It wasn’t that long ago that we had no way to test for Alzheimer’s beyond cognitive assessments. The first breakthrough came in the late 1990s and early 2000s, when brain imaging (like a PET scan or MRI) allowed us to see biological changes in the brain of someone with the disease.

Then came the spinal tap in 2006. A team of Swedish scientists—Oskar Hansson, Henrik Zetterberg, and Kaj Blennow—demonstrated that you could predict which patients would develop Alzheimer’s disease by looking at cerebrospinal fluid (the fluid found in the brain and spinal cord). Their discovery gave researchers a more accessible tool to make smarter decisions about who should be in a clinical trial. It wasn’t perfect, though—just ask anyone who’s ever had a spinal tap whether they’re eager to undergo the procedure again.

What does the ideal Alzheimer’s diagnostic look like? It needs to be cheap and easy to administer. It should tell us not only whether you have Alzheimer’s, but how far advanced the disease is. (Your cholesterol test doesn’t just tell you that you have cholesterol, after all—it lets you know how much you have and whether it could be a problem.) Above all, it should be as simple and painless as any of the other routine tests you get during your annual physical. In other words, a blood test would fit the bill.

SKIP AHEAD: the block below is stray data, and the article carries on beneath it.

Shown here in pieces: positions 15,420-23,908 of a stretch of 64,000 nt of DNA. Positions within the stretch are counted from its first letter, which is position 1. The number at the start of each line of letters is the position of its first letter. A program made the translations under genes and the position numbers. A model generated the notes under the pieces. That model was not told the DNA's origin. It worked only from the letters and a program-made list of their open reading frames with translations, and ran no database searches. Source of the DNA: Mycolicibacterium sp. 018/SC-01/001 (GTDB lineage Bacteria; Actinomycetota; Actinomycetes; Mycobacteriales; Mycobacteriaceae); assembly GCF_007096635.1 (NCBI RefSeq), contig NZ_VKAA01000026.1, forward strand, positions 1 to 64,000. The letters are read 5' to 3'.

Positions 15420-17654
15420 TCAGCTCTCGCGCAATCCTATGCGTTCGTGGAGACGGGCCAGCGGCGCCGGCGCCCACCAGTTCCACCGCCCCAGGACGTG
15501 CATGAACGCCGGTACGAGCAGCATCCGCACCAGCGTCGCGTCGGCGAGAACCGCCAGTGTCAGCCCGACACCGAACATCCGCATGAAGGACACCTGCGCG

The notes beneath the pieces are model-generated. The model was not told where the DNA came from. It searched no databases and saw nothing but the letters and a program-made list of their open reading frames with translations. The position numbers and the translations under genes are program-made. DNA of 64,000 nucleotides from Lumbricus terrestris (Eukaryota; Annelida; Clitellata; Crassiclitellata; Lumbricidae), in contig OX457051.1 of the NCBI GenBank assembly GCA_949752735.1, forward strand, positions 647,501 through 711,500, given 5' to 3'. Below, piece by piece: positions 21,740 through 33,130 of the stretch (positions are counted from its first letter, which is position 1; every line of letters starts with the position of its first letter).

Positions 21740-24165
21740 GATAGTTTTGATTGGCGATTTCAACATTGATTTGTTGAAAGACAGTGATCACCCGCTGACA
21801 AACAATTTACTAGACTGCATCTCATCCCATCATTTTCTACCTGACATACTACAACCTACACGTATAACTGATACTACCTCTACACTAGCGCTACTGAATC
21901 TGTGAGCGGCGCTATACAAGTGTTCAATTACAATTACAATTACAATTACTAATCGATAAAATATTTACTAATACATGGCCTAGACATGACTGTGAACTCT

Enter Randy Bateman, a professor and researcher at Washington University in St. Louis. His team was one of the first to identify changes in the blood of Alzheimer’s patients that remained consistent over many tests. Since he published his research in the summer of 2017, other researchers have released similar findings, and a lot of people are working to perfect the diagnostic (including the Swedish team that discovered the spinal tap test).

There’s a good chance a blood test will start being used to recruit patients into Alzheimer’s drug trials within the next year or two. That’s super exciting, because it means that labs will be able to recruit more patients more quickly, and scientists will be able to figure out whether a drug works in less time. It also means that you’ll one day be able to easily get tested during a routine doctor’s visit.

But what if we could find an even less invasive way to diagnose Alzheimer’s? What if we could use digital technology, not medicine, to identify individuals years before they start to develop mental decline?

Source: https://www.gatesnotes.com/